7. That if any be strangely visited, he is either taken with a Planet, or bewitched.
8. That a man may lawfully swear when he speaketh nothing but the truth, and swears by nothing, but that which is good, as by his faith and troth.
9. That a Preacher is a good man no longer then he is in the Pulpit; They think all like themselves.
10. That a man may repent, when he will, because the Scripture saith, At what time soever a sinner doth repent him of his sin, &c.
11. That it is an easier thing to please God, then to please our neighbour.
12. That ye can keep the Commandments as well as God will give you leave.
13. That it is safest to do in religion as most do.
14. That merry Ballads and Books, as Skoggin, Bevis of Southampton, &c. are good to drive away the time, and to remove heart qualms. [There was a physician of the time who said that laughter with Skoggin's "jest books" was good medicine to heal illness.]
15. That ye can serve God with all your hearts; and that you would be sorry else
16. That a man need not hear so many Sermons, except he could follow them better.
17. That a man, which cometh at no Sermons, may as well believe, as he which hears all the Sermons in the world.
18. That ye know all the Preacher can tell you: for he can say nothing, but that every man is a sinner, that we must love our neighbour as ovr selves, that every man must be saved by Christ: and all this ye can tell as well as he.
19. That it was a good world, when the old Religion [Roman Catholicism] was, because all things were cheap.
20. That drinking and bezeling in the Ale-house or Tavern, is good fellowship, and shews a good kind nature, and maintains neighbour-hood.
21. That a man may swear by the Mass, because it is nothing now: and by our Lady, because she is gone out of the countrey [because there was no mass or praying to the Virgin Mary now that the Church of England was established].
22. That every man must be for himself, and God for us all.
  [there are 32 points of ignorance]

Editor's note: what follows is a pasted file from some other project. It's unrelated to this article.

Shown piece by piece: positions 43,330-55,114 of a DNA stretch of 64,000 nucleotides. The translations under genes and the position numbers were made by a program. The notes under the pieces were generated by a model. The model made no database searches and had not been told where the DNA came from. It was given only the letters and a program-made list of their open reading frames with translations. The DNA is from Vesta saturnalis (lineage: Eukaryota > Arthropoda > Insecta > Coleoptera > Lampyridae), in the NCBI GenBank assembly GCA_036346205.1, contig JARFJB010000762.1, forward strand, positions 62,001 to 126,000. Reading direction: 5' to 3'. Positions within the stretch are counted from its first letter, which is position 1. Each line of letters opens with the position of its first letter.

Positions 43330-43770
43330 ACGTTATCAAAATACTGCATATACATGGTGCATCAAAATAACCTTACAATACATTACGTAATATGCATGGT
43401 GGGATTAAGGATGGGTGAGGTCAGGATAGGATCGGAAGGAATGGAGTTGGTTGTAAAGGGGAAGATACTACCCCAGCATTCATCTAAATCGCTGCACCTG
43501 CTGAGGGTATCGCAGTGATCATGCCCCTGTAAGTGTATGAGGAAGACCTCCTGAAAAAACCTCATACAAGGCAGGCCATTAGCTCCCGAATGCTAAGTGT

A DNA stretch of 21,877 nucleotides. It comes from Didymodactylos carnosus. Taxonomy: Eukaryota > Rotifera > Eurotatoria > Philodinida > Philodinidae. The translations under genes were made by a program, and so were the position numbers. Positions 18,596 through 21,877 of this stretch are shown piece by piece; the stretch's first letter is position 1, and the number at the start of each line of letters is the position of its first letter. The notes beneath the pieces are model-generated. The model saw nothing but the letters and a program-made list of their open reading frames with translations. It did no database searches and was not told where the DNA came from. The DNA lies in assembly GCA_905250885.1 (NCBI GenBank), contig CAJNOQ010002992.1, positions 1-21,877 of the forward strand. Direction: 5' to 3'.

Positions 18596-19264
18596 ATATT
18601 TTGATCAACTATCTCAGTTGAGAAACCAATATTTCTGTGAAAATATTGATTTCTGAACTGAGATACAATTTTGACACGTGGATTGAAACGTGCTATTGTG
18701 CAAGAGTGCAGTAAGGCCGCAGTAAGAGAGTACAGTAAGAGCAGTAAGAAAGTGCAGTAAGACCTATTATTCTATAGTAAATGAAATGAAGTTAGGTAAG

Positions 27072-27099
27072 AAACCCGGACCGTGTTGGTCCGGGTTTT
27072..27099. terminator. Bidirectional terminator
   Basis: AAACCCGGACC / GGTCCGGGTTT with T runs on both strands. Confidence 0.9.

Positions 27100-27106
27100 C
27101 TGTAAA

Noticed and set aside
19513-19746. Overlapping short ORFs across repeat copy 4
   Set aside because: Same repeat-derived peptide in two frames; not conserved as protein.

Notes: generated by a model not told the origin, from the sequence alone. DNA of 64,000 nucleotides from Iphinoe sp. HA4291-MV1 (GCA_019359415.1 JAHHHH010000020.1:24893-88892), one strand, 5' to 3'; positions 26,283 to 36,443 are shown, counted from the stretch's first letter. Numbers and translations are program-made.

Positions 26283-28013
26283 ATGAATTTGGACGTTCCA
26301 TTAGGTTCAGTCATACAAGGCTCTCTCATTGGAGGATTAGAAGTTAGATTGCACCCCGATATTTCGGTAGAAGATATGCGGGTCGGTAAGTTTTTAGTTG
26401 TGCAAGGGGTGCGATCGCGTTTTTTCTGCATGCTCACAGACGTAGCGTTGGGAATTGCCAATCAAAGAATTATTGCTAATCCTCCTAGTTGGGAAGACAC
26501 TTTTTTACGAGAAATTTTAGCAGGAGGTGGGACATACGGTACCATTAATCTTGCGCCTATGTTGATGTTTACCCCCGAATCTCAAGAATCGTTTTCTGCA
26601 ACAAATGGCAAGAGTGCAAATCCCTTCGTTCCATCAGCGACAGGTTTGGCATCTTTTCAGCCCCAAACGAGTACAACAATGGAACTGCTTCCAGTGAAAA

These and such like sayings, what argue they, but your gross ignorance? now where ignorance raigneth, there raigns sin, and where sin raigns, there the devil rules; and where he rules, men are in a damnable case.

Ye will reply unto me thus: that ye are not so bad as I would make you. If need be, you can say the Creed, the Lords Prayer and the ten Commandments: and therefore ye will be of Gods belief, say all men what they will, and you defie the Devil from your hearts.

I answer again, that it is not sufficient to say all these without book, unless ye can understand the meaning of the words, and be able to make a right use of the Commandments, of the Creed, of the Lords-Prayer; by applying them inwardly to your hearts and consciences, and outwardly to your lives and conversations. This is the very point in which ye fail.

Read more:

Wednesday, August 10, 2016

Words that mean something

© 2016 Christy K Robinson

"This terrified wild donkey would not leave the firefighters sides yesterday
at the Willow Fire in Mohave Valley. Photo taken by my neighbor and friend,
Chief Bill Weber of the Desert Hills Fire District. The firefighters
sprayed the donkey down and he was safely removed from the danger.
Way to go guys!!!" --
Karen Kuehnel‎, to
Lake Havasu Living Magazine, August 9, 2015
When my friends and I were kids in Christian school, we weren't allowed to say "ass" unless it was the equine kind, and we were quoting from the Bible, as in "Balaam rose up and saddled his ass," or Joseph and Mary and the ass were traveling to Bethlehem. It was fine to say "donkey," of course, but where was the fun in that?

This photo came up in my Facebook "On This Day" app, and my comment was that "If you remember the story of Balaam and the donkey in the Old Testament, donkeys know angels when they see them."

The story is found in Numbers 22:21-35. Balaam was a non-Hebrew follower of Jehovah who lived in Moab, part of modern Jordan. The Moabites were distant cousins of the Hebrews (Moabites were descendants of Lot, the nephew of Abraham). The Hebrews, who had left Egypt 40 years before, were now conquering Canaan, their Promised Land. The Moabites were understandably nervous about such a large group trampling and possibly making war or claims on their land, and they refused to allow the Israelites to enter their territory. So they called on Balaam, the Moabite prophet of Jehovah, to sacrifice to God and curse the Israelites. Curses and blessings weren't just words. They were calling down God's actions on someone.

Balaam was willing to make some money off the Jordanian and Syrian kings, so he agreed to make animal sacrifices and talk with God, though he didn't promise what he could do or say. On his way to the rendezvous with his contact, Balak, the ass had some problems.

Unknown to Balaam, the donkey could see God's angel blocking the road, and in fright, she pushed up against a stone wall one time, and against a fence another time. Balaam beat her to make her move. Again with the scary angel, and the donkey refused to move, and lay down right under her rider. He beat her again, and that's when the donkey spoke human words to him.